I’m Chris Gerlach. Husband, and a faithful follower of Jesus.
If there is one thing I know, it is that there are few things more dangerous to a man than his own pride. Pride will bring a person low. In fact, it will break you.
For 21 years I swore that I was fine. Putting on a face, I protected my ego because lying to myself was easier than admitting that I had a problem, and I was totally incapable of solving it.
Most of high school and college was spent chasing a status that didn’t belong to me. In an effort to be the king of my own heart, I became totally enslaved to the thoughts and opinions of everyone else. Pride crept into every relationship. Exaggerations, embellishments, and lies owned every conversation I had until any once of authenticity I once had was gone. All in an attempt to make others think of me as more than I actually was… Broken…
Deep down I knew that I had only fooled myself. In the midst of the sin that controlled my life, I knew the truth. It was my pride that would now allow me to feel love, and my pride that would not allow me to feel peace.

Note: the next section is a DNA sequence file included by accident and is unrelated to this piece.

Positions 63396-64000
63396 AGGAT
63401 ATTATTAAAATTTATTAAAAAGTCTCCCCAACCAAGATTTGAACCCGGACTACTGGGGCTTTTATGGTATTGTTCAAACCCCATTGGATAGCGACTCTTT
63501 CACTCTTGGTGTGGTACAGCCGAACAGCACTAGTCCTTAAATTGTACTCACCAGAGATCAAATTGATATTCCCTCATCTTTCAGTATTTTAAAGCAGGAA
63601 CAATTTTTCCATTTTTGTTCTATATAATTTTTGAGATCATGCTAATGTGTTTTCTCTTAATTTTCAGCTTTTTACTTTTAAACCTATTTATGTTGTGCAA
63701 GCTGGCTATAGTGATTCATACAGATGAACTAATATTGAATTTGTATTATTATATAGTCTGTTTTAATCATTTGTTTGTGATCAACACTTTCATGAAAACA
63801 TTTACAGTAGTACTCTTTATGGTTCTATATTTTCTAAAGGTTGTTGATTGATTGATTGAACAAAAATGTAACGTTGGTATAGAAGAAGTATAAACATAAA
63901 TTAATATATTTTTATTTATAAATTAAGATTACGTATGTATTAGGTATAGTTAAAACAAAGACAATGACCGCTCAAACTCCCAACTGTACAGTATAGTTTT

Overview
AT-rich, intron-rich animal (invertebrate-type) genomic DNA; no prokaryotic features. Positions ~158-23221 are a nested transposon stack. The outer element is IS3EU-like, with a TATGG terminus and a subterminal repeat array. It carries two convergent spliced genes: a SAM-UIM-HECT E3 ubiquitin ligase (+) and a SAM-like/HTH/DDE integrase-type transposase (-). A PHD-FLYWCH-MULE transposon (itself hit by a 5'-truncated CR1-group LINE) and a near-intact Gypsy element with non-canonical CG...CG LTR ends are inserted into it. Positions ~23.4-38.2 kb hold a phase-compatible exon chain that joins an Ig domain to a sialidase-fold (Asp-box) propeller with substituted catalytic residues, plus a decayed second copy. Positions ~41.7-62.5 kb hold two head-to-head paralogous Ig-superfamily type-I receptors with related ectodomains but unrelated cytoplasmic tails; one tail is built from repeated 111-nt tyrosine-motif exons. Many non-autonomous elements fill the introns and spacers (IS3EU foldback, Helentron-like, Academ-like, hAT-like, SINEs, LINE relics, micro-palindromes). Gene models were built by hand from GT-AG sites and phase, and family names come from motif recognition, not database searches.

Yet day after day, and night after night I would find myself feeling broken, shameful, and terribly alone.
Fortunately, that’s not where my story ended.
In Galatians 1:9-10 Paul writes “As we have said before, I say again: If anyone is preaching to you a gospel other than the one you received, let him be cursed. For am I now seeking the approval of man, or of God? If I were still trying to please man, I would not be a servant of Christ.”
You see, Paul got it. He hit the nail on the head.
I had been a Christian for Four years. I had been in church, gone to small group, read, prayed, pleaded, yet I was hurting.
Fortunately, I had brothers around me who were bold enough to call me out, pointing me to the truth found in Galatians. My identity, my value, my worth, all these things were based on “the approval of man” and what others thought of me.
But the beauty the cross, that our identity is found in Christ, is profound. That fact that when the father looks at us, he doesn’t see social status. He doesn’t look on our list of failures and mistakes to cast judgement.
A beautiful thing happened when I understood this truth; I began to live differently. My decisions when it came to friends, college, marriage, and ministry were no longer based on how others saw me, but rather the wisdom and joy that comes in giving the Lord everything we have.
When we set aside pride and begin to place our value in how the Lord sees us rather than how others see us, we are the most fulfilled. When the father looks at us, he sees the holy, blameless, innocent face of Jesus.
What more could we ever want.